This matters because the Conservatives are most likely to form the next government. It also exposes as fundamentally mistaken the idea fondly held on parts of the Left that there's something right-wing about attacks on civil liberties. What little support the government has had in its database obsession has come from veteran left-wingers like David Aaronovitch. Of course, there are differences between right- and left- of centre perspectives on civil liberties. Those on the right complain most about bans and central attempts at conditioning behaviour; those on the left are more likely to be concerned with police tactics or the treatment of detainees. That though, only demonstrates why the coming together of different party and philosophical perspectives has been so valuable. If Labour are cast into Opposition at the next election, I'd be surprised if they didn't rediscover their passion for civil liberties with remarkable speed.

2) Following on from this, there has been a remarkable increase in debate around the issue of liberty. February's Convention on Modern Liberty was, despite the sneers of the Aaronovitch tendency, both well-attended an influential. Ben Wilson excellent book What Price Liberty?, which came out in March, was one of several timely studies which tapped into the zeitgeist. There have been new civil-liberties focused blogs, from both right-wing (such as Big Brother Watch) and left-wing (eg Police State UK) perspectives. Newspapers from the Guardian to the Mail have carried stories and comment pieces; even the Sun, yesterday, ran with a woman's complaints that a CCTV camera seemed to have been focused on her bedroom. All such stories feed a growing sense that the expansion of the state and of surveillance has gone too far, and the Britain is now less free either than it was or than it ought to be. And, indeed, opinion polls began to show that "big brother Britain" was starting to cost Labour support. As such convictions become more pervasive, no government will be able to rely on the acquiescence it has enjoyed in the past.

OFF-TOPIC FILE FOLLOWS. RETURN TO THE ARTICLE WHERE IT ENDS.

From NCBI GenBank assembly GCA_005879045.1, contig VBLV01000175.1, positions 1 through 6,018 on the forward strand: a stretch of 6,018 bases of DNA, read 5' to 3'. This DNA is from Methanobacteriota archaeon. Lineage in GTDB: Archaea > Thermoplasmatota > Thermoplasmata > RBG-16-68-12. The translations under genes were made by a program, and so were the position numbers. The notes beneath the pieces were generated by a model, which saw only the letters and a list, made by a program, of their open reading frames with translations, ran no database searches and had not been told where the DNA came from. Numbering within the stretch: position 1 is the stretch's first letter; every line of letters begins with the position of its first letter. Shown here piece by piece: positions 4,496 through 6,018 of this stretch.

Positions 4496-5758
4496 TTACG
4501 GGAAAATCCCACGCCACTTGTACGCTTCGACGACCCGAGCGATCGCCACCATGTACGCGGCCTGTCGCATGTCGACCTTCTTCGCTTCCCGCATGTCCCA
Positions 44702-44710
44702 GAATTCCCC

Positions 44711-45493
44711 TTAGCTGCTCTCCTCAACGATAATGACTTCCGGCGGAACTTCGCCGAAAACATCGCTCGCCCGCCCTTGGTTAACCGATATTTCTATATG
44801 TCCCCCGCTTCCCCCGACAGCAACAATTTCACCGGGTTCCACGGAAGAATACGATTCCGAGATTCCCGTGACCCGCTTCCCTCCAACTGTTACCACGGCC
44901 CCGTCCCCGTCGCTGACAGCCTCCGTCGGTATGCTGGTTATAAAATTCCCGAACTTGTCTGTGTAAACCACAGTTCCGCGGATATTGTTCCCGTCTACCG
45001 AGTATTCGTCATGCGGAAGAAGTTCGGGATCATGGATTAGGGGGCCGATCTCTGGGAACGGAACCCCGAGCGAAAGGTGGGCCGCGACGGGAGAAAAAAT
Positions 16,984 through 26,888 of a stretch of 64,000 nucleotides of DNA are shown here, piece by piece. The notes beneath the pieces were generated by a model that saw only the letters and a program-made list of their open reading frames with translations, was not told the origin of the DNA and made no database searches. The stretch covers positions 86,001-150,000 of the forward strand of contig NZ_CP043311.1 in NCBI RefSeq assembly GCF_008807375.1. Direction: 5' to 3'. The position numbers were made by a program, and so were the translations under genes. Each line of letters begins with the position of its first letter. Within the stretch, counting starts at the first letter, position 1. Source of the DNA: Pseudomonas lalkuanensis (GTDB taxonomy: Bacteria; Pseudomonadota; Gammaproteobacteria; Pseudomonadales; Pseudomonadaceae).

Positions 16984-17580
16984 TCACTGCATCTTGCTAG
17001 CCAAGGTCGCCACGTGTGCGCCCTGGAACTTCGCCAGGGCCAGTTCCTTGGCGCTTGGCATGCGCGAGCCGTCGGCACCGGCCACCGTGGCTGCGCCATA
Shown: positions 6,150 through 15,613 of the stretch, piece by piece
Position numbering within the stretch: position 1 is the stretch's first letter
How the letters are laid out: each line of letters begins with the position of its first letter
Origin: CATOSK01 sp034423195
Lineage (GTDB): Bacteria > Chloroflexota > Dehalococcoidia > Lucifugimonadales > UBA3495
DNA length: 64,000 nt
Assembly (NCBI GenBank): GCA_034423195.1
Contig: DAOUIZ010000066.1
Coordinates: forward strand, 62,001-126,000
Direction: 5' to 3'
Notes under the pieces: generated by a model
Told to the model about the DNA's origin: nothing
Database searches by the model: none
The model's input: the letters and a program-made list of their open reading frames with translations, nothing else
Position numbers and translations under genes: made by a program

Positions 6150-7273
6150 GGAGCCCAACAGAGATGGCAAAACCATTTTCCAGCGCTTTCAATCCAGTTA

3) There have been small concessions which, while not amounting to full U-turns, demonstrate the way the debate is now swinging. The forced scaling-back of ISA vetting, in response to a campaign led by authors like Philip Pullman, didn't go nearly far enough. But it did demonstrate that the argument that a particular policy is intended to "protect children" is no longer unanswerable. This represents a notable increase in scepticism.

4) The same may be true of terrorism. The tendency of police (and pseudo-police) to interrogate photographers under s44 of the Terrorism Act has long been a source of irritation; but it's only in the past few weeks that it became a big story. The harassment itself hasn't ceased, despite repeated "clarifications". But it's surely significant that ACPO have begun to worry openly about the practice costing the police public support.

5) This year CCTV began to lose its shine as a panacea, as it was revealed that it is actually not very effective at stopping or detecting crime. Given that public support for CCTV cameras is closely bound up with the perception that they are effective, this news may prove to be highly significant.